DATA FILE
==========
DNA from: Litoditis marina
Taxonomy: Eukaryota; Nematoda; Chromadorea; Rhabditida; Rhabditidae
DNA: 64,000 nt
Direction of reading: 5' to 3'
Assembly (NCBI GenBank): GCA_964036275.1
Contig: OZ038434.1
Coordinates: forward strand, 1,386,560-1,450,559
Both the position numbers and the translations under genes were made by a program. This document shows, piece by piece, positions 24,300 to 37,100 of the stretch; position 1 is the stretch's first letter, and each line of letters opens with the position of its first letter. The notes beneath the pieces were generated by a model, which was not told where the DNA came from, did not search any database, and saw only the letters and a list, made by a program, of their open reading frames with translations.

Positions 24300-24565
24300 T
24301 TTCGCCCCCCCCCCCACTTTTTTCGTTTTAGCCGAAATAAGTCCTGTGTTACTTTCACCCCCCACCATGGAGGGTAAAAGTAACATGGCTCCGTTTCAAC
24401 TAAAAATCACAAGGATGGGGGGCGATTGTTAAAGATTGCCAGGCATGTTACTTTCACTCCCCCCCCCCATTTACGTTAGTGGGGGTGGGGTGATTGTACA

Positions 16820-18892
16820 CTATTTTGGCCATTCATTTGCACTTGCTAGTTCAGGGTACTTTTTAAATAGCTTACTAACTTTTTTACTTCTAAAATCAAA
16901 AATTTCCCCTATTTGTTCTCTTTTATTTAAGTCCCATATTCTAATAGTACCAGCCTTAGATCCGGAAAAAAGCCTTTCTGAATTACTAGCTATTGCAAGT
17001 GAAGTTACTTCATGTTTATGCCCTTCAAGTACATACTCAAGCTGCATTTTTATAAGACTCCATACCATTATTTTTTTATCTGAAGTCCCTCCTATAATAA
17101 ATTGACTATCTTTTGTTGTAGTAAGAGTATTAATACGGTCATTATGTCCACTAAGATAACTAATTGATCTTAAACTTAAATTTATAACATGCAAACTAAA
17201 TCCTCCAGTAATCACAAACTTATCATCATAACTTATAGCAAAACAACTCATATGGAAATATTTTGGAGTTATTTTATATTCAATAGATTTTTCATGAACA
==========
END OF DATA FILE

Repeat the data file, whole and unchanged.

DNA from: Litoditis marina
Taxonomy: Eukaryota; Nematoda; Chromadorea; Rhabditida; Rhabditidae
DNA: 64,000 nt
Direction of reading: 5' to 3'
Assembly (NCBI GenBank): GCA_964036275.1
Contig: OZ038434.1
Coordinates: forward strand, 1,386,560-1,450,559
Both the position numbers and the translations under genes were made by a program. This document shows, piece by piece, positions 24,300 to 37,100 of the stretch; position 1 is the stretch's first letter, and each line of letters opens with the position of its first letter. The notes beneath the pieces were generated by a model, which was not told where the DNA came from, did not search any database, and saw only the letters and a list, made by a program, of their open reading frames with translations.

Positions 24300-24565
24300 T
24301 TTCGCCCCCCCCCCCACTTTTTTCGTTTTAGCCGAAATAAGTCCTGTGTTACTTTCACCCCCCACCATGGAGGGTAAAAGTAACATGGCTCCGTTTCAAC
24401 TAAAAATCACAAGGATGGGGGGCGATTGTTAAAGATTGCCAGGCATGTTACTTTCACTCCCCCCCCCCATTTACGTTAGTGGGGGTGGGGTGATTGTACA

Positions 16820-18892
16820 CTATTTTGGCCATTCATTTGCACTTGCTAGTTCAGGGTACTTTTTAAATAGCTTACTAACTTTTTTACTTCTAAAATCAAA
16901 AATTTCCCCTATTTGTTCTCTTTTATTTAAGTCCCATATTCTAATAGTACCAGCCTTAGATCCGGAAAAAAGCCTTTCTGAATTACTAGCTATTGCAAGT
17001 GAAGTTACTTCATGTTTATGCCCTTCAAGTACATACTCAAGCTGCATTTTTATAAGACTCCATACCATTATTTTTTTATCTGAAGTCCCTCCTATAATAA
17101 ATTGACTATCTTTTGTTGTAGTAAGAGTATTAATACGGTCATTATGTCCACTAAGATAACTAATTGATCTTAAACTTAAATTTATAACATGCAAACTAAA
17201 TCCTCCAGTAATCACAAACTTATCATCATAACTTATAGCAAAACAACTCATATGGAAATATTTTGGAGTTATTTTATATTCAATAGATTTTTCATGAACA